- Cometfall - class missileship

Friendly examples:

- Yamato

- Corporate Cruiser

-
Last edited by JohnBWatson on Wed Jun 03, 2015 1:13 am, edited 1 time in total.

Watch TV, Do Nothing
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Sun May 31, 2015 7:08 pm

I'm not quite sure what you're getting at here- there are definitely distinctions, but I'm not sure what gets added to the discussion by trying to formalize classification like this.

I would argue that the biggest distinction among ship classes has to do with their behavior: roamers/guards, fast/slow, solo/group, and within group, homogeneous-group and mixed-group combatants.

Support ships are a major part of the tactical environment and can't be omitted. There are mothership classes that rely on spawning or gating in support ships, e.g. the Marauder raid platform, Dwarg master, and arguably even the Charon frigate; and light support classes like the Barbary, Steel slaver and Heliotrope gunship that operate in mixed groups and apply annoying status effects while other ships do the heavy hitting.

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Song
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Mon Jun 01, 2015 12:48 am

There is a page on the dev wiki that covers ship classes (or rather, the basic groups of ships in the game right now). It's a bit out of date, but it may be of use. I'll ask George if I can post the relevant table.

Edit: I have asked. It won't answer stuff posed here (because ship design is complex, and what I'm wanting to post is a single table of the really, really basic stuff) but may give good background.
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JohnBWatson
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Mon Jun 01, 2015 4:04 am

Watch TV, Do Nothing wrote:I'm not quite sure what you're getting at here- there are definitely distinctions, but I'm not sure what gets added to the discussion by trying to formalize classification like this.
Firstly, it allows us to better balance various ships for the player. At present, a light, small ship is always optimal, as the armor they field is not limited enough to be a severe drawback, and they are capable of using weaponry that can destroy hardened targets. While AI ships tend to stick to their roles, playerships are distinct from them in everything but image and name. A good example of this is the Manticore.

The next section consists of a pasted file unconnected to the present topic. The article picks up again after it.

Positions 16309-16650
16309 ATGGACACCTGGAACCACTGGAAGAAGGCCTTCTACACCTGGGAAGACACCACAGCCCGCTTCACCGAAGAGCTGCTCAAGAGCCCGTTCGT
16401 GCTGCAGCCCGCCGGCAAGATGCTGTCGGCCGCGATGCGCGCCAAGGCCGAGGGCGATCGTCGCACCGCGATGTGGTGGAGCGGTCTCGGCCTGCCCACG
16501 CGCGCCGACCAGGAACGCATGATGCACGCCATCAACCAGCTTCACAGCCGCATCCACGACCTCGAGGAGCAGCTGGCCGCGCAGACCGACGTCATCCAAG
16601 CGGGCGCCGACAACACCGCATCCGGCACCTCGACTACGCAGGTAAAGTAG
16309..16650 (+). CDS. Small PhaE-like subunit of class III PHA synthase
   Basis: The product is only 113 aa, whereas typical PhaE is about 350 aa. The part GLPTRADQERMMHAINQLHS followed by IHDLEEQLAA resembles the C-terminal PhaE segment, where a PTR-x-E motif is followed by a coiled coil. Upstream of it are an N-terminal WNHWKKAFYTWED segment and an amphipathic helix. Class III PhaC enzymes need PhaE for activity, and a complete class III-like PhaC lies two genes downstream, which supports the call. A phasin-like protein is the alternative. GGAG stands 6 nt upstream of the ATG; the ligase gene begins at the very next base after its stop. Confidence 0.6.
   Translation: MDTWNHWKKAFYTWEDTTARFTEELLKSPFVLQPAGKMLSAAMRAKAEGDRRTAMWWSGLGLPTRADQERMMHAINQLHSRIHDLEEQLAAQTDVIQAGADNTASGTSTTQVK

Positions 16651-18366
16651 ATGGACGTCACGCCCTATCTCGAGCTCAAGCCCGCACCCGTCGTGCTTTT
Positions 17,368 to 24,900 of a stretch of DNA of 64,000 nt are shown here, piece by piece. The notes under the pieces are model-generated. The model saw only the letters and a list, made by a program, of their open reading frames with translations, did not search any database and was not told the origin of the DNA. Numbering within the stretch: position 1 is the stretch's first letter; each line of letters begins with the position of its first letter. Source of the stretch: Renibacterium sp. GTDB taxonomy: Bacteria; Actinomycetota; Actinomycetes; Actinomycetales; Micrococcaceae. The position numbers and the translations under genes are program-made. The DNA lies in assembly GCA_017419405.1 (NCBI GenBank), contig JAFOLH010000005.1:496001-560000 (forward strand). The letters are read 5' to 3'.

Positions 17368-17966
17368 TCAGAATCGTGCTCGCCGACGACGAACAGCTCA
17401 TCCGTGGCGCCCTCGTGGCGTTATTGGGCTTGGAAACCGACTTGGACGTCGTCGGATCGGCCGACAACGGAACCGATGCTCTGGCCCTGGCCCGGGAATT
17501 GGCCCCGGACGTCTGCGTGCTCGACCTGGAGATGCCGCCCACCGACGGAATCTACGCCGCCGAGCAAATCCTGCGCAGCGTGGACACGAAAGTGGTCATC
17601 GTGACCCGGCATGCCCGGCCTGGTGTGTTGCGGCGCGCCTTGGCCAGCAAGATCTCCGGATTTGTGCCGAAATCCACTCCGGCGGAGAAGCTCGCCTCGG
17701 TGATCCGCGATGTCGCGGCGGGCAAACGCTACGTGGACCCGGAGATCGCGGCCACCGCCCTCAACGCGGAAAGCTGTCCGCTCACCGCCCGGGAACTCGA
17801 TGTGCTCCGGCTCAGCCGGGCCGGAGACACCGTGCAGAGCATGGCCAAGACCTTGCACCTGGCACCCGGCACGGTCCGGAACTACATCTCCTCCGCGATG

In addition, this would give heavy gunships a genuine use. At present, the AI variants are using better weaponry and armor, but there is nothing that prevents the factions from outfitting, say, a Wolfen, with the equipment currently used by Britannias with absolutely no drawbacks. Adding hard distinction between different gunships, and establishing a balance framework in which to do so, allows for more relevance of which ship is being used, and more replayability due to forcing different strategies to be taken into consideration.

While, like in real life, not everything will fit perfectly into a single class, taking a ship's intended role into consideration would be excellent for worldbuilding. Being able to look at a ship and understand why the faction built it is quite beneficial for immersion. In addition, missions can make much more use of ships when the designer had a purpose in mind when creating them. It gives us a view into how factions see the situation depending on what ships they sent in, and what their intentions are. Rather than "small faction", "big faction", "friendly faction", we can see clearly entities that have built up their fleets for defense, for raiding, for conquest, and so on.
I would argue that the biggest distinction among ship classes has to do with their behavior: roamers/guards, fast/slow, solo/group, and within group, homogeneous-group and mixed-group combatants.
I believe it would add more depth for ships to have a reason for serving in these roles, and for their attributes to reflect this. While ships existing only to provide a challenge to the player is okay, if not excellent, in vanilla, it begins to show tears in larger and more epic campaigns that pit AI ships against each other in pitched battles, and would be very difficult to make work in an RTS like the one currently in development.